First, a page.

How to read the Bible together but not actually be together

Image: How to read the Bible together but not actually be together

Is there any difference to just reading Scripture by yourself?

In our series on encouragement, we've already seen the value of grabbing coffee regularly with a friend, and how we can encourage each other via text during the week.

In this final entry, we're looking at how we can encourage our friends through reading the Bible together - but not really together. 

The experiment: one month, one gospel

How can we be encouraging when we are reading by ourselves? It was something I definitely wondered about when my youth minister said it was possible.

Upon thinking about it and talking to my youth leader, I came to an understanding that I had to put to the test. After gathering two other test subjects, my friends and I chose the book of Luke and began our experiment.

We read all 24 chapters in four weeks, and came to a conclusion. Each of us had encouraged one another without physically reading the Bible together, or even having direct conversations before or after reading.

With forgetting days, and being busy with life in general, we weren’t all reading the exact same passage each day—but we all successfully finished Luke within the four weeks. Even though we didn’t always read chapters at the same time, the fact that we were all reading Luke together had a bigger impact than I had expected.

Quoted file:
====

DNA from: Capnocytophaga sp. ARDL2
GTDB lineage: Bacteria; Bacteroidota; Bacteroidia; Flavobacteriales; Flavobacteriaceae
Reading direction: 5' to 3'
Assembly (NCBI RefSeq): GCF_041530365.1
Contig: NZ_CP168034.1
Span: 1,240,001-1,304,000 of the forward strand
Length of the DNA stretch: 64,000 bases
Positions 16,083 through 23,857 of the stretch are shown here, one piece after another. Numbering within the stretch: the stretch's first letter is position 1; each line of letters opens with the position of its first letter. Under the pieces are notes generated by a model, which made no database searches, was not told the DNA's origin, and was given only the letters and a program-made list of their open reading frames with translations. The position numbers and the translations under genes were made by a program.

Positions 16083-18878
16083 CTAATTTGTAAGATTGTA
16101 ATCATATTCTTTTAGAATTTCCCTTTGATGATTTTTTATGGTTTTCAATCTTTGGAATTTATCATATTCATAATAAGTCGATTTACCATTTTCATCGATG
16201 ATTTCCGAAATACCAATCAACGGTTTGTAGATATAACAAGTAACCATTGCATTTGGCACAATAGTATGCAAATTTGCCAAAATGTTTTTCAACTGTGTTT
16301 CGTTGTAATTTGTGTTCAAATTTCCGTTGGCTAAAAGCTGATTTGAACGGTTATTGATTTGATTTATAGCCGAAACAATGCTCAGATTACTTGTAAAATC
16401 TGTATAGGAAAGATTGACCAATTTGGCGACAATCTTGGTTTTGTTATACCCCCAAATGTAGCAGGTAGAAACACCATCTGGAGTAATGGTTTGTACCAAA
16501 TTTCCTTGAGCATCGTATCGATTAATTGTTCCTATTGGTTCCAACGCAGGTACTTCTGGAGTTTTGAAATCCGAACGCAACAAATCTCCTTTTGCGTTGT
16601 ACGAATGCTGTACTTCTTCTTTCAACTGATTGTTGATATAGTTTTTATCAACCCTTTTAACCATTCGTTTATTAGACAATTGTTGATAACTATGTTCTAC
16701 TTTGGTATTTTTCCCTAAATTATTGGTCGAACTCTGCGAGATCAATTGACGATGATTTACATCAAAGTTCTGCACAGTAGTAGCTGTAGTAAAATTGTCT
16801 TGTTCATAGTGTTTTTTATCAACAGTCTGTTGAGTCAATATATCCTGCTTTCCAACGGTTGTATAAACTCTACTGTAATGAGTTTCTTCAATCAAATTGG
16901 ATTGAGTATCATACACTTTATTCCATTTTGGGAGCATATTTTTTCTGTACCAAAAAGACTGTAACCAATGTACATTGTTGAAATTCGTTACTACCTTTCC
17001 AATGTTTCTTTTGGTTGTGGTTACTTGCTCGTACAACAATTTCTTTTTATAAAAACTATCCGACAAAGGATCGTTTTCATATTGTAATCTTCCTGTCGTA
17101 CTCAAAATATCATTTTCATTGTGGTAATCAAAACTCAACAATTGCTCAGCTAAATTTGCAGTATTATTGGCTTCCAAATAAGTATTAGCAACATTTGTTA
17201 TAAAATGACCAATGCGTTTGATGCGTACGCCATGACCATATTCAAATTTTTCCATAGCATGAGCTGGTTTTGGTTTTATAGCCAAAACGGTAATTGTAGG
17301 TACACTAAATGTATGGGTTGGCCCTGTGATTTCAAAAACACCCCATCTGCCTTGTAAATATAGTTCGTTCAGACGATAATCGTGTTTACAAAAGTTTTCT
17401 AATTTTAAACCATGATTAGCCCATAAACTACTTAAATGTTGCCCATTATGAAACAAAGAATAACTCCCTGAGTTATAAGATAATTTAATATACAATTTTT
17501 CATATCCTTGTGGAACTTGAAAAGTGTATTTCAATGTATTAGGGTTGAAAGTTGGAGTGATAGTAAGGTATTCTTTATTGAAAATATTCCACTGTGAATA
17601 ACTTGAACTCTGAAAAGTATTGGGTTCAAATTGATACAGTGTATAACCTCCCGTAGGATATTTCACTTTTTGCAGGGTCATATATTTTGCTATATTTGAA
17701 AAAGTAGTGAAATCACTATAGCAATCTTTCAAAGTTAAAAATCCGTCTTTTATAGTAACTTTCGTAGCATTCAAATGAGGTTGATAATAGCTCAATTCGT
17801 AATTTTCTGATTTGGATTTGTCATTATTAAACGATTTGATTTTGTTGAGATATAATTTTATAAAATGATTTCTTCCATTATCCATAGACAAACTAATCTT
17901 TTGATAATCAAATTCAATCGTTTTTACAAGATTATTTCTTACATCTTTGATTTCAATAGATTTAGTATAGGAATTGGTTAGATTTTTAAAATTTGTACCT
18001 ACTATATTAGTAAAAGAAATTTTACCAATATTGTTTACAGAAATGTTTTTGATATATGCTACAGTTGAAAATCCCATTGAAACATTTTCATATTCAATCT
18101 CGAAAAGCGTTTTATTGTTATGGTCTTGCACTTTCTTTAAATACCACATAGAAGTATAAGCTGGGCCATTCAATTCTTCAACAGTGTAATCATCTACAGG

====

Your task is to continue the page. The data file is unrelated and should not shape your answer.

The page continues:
It's easier to fight temptation in a team

Having grown up in a Christian family, I’m fairly familiar with the book of Luke, so there’s sometimes the temptation to skip chapters because I know it all already. The fact that I was reading with other people meant I didn’t do any skipping—I was spurred on to continue, chapter by chapter.

As someone who gets bored easily, there’ve been countless times where I’ve set out to read a whole book of the Bible, but stopped halfway. But knowing that other people were reading alongside me kept me motivated to continue reading. Without even realising it, we were keeping each other accountable.

Then I came to verses that left me questioning, or confused. And if I’d been reading by myself, I could have easily given up. But the idea that others were struggling with the same concepts was a comfort. I knew that I wasn’t alone, and I persevered.

To the bathroom, to the...Bible?

At my school, the male teachers always ask: why girls insist on going to the bathroom in pairs? The answer is simple: as humans, we love the comfort of knowing someone is doing the same thing as us.

We long for the feeling that we’re not facing things by ourselves, and knowing someone is reading the Bible with you, without even being there physically, encourages us to keep reading.

 “Therefore encourage one another with these words.” – Thessalonians 4:18

Our mission as children of God is to live for God, bringing honour to Him, encouraging one another and ministering to non-believers.

Make encouragement a priority

It’s important to continue helping each other grow, whether through regular one-on-one meetings over coffee, sending an encouraging text once a week, or reading the Bible together. We want to be making sure that we are equipping one another to go out into the world and have the tools and confidence to share their faith.

I challenge you to be bold and use 1, 2 or all 3 of these ways so that you can encourage others so they can have the confidence to continue spreading the word of the gospel.

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